The state of New York has charged the President’s former campaign chair Paul Manafort with 16 charges including mortgage fraud, just hours after he was sentenced to an additional 4 years in prison. Manhattan district attorney, Cyrus R. Vance, Jr. issued a press release after Manafort’s federal sentencing hearing saying, “No one is beyond the law in New York,” and that prosecutors in his office had, “yielded serious criminal charges for which the defendant has not been held accountable.” President Trump has toyed with a possible pardon for Manafort in the past. After his second sentence was announced the President on Wednesday said, “I feel very badly for Paul Manafort,” and added that he had, “not thought about” a pardon. The New York charges are likely to ensure Manafort remains in prison. Trump can pardon federal convicts but not state ones.
Former Texas Democratic Congressman Beto O’Rourke has announced a Presidential run for 2020. In a bizarre Vanity Fair profile published Wednesday, the Senate candidate who narrowly lost to Republican Ted Cruz last November said to his interviewer, “You can probably tell that I want to run…I do. I think I’d be good at it.” Eventually he said, “I’m just born to be in it, and want to do everything I humanly can for this country at this moment.” In a video released on Thursday O’Rourke sat next to his wife and announced his Presidential candidacy released Thursday.
A massive blizzard has hit large parts of the central United States with some areas receiving winds as high as 100 miles per hour. The so-called “bomb cyclone,” as it is being called has already resulted in at least one death in Colorado and one in Texas. Colorado Gov. Jared Polis has activated his state’s National Guard to help with search-and-rescue efforts while the state of Nebraska issued an emergency. The National Weather Service has called the late winter storm a “cyclone of historic proportions.” Such unpredictable weather patterns are increasingly more common as the climate is changing.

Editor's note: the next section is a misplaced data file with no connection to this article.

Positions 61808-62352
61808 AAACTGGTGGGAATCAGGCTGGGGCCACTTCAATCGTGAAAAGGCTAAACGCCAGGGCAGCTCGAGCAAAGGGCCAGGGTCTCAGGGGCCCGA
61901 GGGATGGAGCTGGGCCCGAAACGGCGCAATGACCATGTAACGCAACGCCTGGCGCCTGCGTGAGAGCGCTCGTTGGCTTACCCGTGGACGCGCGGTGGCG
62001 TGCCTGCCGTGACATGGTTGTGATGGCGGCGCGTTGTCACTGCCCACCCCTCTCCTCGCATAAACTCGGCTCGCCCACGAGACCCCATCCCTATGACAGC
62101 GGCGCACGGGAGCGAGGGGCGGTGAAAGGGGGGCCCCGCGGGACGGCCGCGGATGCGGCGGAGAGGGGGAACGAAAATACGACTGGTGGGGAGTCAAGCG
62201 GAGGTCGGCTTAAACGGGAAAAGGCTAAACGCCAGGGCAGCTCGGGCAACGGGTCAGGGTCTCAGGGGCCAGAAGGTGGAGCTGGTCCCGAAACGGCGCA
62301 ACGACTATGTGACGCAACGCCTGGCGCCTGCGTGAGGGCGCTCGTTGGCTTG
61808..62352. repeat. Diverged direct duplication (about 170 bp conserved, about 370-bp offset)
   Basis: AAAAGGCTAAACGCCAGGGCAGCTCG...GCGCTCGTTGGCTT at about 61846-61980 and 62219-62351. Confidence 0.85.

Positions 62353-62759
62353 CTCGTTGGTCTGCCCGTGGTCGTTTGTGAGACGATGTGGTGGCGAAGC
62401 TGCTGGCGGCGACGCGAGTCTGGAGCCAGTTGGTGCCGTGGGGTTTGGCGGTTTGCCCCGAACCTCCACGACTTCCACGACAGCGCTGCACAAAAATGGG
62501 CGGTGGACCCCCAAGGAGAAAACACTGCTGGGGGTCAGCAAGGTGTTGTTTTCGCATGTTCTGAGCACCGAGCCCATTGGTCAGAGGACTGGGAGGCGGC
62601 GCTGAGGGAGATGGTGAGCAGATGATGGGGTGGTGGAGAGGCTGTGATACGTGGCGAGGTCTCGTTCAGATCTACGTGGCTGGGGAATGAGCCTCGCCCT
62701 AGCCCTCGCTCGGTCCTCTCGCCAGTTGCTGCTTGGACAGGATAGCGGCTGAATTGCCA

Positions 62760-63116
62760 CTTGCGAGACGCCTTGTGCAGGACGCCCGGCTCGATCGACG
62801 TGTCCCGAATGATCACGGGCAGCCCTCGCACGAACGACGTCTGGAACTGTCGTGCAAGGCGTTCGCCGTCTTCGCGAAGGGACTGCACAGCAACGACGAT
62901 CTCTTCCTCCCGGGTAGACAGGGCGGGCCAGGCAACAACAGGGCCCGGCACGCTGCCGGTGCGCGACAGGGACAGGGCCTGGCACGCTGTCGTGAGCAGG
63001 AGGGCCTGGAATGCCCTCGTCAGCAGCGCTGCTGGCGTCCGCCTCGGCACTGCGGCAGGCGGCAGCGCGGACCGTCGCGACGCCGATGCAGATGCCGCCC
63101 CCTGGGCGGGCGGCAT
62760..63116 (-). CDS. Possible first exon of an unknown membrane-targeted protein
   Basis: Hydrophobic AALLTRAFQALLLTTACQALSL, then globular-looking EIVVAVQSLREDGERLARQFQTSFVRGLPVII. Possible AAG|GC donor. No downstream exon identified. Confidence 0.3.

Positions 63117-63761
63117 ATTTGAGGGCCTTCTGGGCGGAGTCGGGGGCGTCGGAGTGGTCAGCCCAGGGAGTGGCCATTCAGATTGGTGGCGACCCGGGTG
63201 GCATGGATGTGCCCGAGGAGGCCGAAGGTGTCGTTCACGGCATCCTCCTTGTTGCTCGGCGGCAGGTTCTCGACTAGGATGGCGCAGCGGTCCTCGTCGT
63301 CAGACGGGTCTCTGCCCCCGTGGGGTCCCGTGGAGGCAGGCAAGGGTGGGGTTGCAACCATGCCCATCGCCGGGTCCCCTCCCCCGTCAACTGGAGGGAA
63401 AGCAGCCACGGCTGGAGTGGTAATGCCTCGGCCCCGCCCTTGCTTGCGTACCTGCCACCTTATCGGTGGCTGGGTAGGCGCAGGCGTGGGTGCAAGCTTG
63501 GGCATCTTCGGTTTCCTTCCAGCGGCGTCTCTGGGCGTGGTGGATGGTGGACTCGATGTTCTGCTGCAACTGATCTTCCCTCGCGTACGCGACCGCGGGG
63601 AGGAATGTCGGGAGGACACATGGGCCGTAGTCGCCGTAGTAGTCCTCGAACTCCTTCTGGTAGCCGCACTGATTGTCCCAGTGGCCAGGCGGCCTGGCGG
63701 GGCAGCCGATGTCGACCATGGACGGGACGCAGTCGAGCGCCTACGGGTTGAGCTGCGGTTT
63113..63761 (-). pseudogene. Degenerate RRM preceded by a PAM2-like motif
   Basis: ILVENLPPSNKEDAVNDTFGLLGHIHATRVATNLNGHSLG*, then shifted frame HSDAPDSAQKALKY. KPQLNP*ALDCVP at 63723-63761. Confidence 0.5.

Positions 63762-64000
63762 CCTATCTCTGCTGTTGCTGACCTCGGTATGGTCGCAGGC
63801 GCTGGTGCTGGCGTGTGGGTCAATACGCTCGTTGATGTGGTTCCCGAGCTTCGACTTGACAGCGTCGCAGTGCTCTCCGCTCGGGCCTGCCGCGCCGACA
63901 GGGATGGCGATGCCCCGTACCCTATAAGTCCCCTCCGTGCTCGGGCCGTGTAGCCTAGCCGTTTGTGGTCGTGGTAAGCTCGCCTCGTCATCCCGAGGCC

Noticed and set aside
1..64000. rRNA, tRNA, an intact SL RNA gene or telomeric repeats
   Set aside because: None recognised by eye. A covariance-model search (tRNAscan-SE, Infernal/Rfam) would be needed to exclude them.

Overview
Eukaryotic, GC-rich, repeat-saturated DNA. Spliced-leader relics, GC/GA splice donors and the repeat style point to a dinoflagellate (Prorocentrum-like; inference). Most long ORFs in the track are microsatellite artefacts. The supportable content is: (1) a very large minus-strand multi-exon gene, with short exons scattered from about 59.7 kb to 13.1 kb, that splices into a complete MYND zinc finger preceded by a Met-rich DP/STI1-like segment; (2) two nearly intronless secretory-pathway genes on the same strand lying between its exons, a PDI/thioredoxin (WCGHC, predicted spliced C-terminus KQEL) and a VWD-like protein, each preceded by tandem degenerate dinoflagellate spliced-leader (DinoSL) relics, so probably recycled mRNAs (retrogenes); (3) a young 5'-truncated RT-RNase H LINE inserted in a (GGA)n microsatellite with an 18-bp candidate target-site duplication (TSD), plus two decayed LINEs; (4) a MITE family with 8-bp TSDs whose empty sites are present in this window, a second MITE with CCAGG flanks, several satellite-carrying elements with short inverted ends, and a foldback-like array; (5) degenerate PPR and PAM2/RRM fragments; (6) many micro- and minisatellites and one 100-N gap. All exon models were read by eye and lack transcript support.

In international news, Britain’s parliament voted no on Wednesday twice to leaving the European Union without a proper trade deal in place. The New York Times explained that, “The no-deal votes were in many ways symbolic — taking the temperature of Parliament, rather than setting concrete policy. The wishes expressed by lawmakers do not tie the hands of the British government, nor do they commit the E.U. to any action.” The votes come after Parliament for the second time rejected Prime Minister Theresa May’s Brexit deal. May is angling for another delay of the March 29th deadline. She said if Parliament, “is not willing to support a deal in the coming days, and as it is not willing to support leaving without a deal on 29 March, then it is suggesting that there will need to be a much longer extension.” It has been nearly 3 years since Britain shocked the world in voting to leave the EU.
Brazilians are mourning a deadly school shooting near Sao Paulo on Wednesday. A pair of armed teenagers broke into a school and opened fire killing 5 students and 2 staffers at the Professor Raul Brasil school in Suzano. On their way out they also killed one other person. Nine students were injured. The assailants, who killed themselves afterwards, were former students at the school. No motive has yet been discovered. Brazil has a high rate of gun violence but school shootings are rare. Brazil’s new President Jair Bolsonaro, who has championed gun rights and made it easier for citizens to own guns, condemned the shooting and called it a, “monstrosity and cowardice without comparison.”